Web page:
Category Archives: Conservation and legacy

Worn

The sun is dropping to the southwest as we slog 200, 500, 800 feet up. The dog ranges ahead while I put one foot in front of the other, sometimes searching for a footing, sometimes skidding and sliding, clawing at the scree and the grass.

At the top, sweating and panting, my fingernails caked with dirt, I take a drink and feel the wind instantly turn the sweat of the climb into an uncomfortable liability. I look west and see the sinking sun against the backdrop of the Snake River Canyon. I know we may find a covey of birds before sundown. Or we may not. There are no guarantees. There are no planted birds, no mowed pathways. Flat ground is a rarity and birds, when you find them, are always uphill.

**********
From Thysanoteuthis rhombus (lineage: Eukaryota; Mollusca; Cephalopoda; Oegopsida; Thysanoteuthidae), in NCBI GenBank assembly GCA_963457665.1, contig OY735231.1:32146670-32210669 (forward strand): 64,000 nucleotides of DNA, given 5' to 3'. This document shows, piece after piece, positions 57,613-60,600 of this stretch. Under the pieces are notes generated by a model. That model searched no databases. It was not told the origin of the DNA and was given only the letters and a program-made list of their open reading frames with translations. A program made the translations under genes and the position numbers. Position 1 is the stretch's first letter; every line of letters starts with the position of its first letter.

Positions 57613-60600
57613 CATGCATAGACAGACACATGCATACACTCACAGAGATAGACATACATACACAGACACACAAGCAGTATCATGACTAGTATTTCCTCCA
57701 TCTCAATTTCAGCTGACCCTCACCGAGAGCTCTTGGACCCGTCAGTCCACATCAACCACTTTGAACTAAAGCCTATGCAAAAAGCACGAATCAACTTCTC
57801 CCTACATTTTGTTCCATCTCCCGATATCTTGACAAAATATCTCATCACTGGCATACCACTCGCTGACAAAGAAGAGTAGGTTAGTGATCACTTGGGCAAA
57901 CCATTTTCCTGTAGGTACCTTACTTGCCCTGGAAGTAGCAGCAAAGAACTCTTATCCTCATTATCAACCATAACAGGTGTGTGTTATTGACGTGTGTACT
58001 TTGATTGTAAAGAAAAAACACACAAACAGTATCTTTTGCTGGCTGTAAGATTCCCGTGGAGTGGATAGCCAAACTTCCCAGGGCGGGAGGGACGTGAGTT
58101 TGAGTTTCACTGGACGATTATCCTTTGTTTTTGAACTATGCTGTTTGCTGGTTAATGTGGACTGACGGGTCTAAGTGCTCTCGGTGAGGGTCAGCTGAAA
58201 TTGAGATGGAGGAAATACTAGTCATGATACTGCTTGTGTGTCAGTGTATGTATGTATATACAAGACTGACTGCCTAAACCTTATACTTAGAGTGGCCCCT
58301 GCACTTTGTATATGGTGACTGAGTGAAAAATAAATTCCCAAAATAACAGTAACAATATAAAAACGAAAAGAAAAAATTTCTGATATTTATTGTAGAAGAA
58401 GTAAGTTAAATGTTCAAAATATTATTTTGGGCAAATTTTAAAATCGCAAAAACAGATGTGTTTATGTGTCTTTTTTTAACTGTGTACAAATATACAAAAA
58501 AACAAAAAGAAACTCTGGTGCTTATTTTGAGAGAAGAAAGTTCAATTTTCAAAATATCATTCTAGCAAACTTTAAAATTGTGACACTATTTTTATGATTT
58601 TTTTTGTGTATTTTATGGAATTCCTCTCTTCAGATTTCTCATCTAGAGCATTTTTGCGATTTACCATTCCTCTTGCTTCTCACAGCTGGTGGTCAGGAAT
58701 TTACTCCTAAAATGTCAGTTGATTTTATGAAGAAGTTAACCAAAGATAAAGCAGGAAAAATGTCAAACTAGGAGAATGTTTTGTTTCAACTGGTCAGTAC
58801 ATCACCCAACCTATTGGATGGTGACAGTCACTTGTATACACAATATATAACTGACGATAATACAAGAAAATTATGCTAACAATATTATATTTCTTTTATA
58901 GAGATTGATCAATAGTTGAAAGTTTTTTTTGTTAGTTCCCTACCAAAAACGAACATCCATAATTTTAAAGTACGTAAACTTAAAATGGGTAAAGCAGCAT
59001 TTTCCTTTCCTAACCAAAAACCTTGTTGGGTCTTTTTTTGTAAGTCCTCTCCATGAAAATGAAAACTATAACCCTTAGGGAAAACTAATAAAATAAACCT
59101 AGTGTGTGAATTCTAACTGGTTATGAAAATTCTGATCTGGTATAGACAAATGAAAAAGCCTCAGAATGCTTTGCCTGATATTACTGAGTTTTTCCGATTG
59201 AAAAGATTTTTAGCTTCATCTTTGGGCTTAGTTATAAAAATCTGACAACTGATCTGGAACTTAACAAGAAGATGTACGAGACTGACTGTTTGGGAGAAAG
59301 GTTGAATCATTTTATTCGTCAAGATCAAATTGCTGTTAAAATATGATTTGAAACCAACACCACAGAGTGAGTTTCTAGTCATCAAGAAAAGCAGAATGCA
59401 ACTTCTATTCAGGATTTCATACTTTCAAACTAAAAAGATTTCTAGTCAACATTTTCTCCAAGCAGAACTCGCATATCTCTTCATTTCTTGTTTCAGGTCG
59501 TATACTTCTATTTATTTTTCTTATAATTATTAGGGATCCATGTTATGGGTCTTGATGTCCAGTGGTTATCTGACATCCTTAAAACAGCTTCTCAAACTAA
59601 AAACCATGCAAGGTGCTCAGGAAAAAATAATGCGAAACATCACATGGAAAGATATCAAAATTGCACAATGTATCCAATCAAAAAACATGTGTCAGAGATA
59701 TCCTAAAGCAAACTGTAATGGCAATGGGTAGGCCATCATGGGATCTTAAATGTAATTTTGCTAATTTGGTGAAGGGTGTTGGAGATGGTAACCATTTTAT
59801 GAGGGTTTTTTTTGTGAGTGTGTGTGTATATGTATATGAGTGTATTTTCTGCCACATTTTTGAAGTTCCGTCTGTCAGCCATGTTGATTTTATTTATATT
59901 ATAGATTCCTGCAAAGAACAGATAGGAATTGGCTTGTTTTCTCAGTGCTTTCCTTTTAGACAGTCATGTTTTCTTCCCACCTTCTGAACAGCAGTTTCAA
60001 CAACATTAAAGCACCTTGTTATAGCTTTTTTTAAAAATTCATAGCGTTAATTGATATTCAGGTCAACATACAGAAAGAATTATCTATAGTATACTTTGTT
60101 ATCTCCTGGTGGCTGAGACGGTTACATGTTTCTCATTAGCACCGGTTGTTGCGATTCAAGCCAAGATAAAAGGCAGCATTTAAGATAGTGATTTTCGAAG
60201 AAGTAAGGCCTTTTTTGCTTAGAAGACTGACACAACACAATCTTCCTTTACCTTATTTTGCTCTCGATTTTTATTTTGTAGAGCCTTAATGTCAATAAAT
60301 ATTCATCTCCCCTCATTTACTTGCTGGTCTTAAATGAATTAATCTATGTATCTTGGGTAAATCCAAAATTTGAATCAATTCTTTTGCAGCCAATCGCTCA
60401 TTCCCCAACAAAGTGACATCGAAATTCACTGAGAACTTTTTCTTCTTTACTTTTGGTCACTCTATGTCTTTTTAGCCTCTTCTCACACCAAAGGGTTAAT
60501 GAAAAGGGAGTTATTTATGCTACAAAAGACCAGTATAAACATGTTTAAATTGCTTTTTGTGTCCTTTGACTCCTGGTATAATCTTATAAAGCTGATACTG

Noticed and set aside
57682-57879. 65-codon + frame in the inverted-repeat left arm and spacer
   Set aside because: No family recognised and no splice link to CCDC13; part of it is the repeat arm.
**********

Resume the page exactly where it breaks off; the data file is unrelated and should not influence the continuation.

GregMcReynoldsBootsOct2014 (1)

What brings me to this place is the rawness of it. The opportunity to go where I wish without the burden of “posted” signs and knocking on doors begging for permission. There is no freedom like the freedom to Go. Miles to cross, mountains to climb, spaces to camp or hunt or hike, places to push ourselves and stretch against the bounds of modern convenience, here are the last places where we are unrestricted. Truly Free.

So I find it particularly galling that a few greedy bastards want to try and take it from us. For many of us, the loss of our public lands would be akin to a prison sentence. We can’t afford to buy access and we have no desire to take up golf or play video games.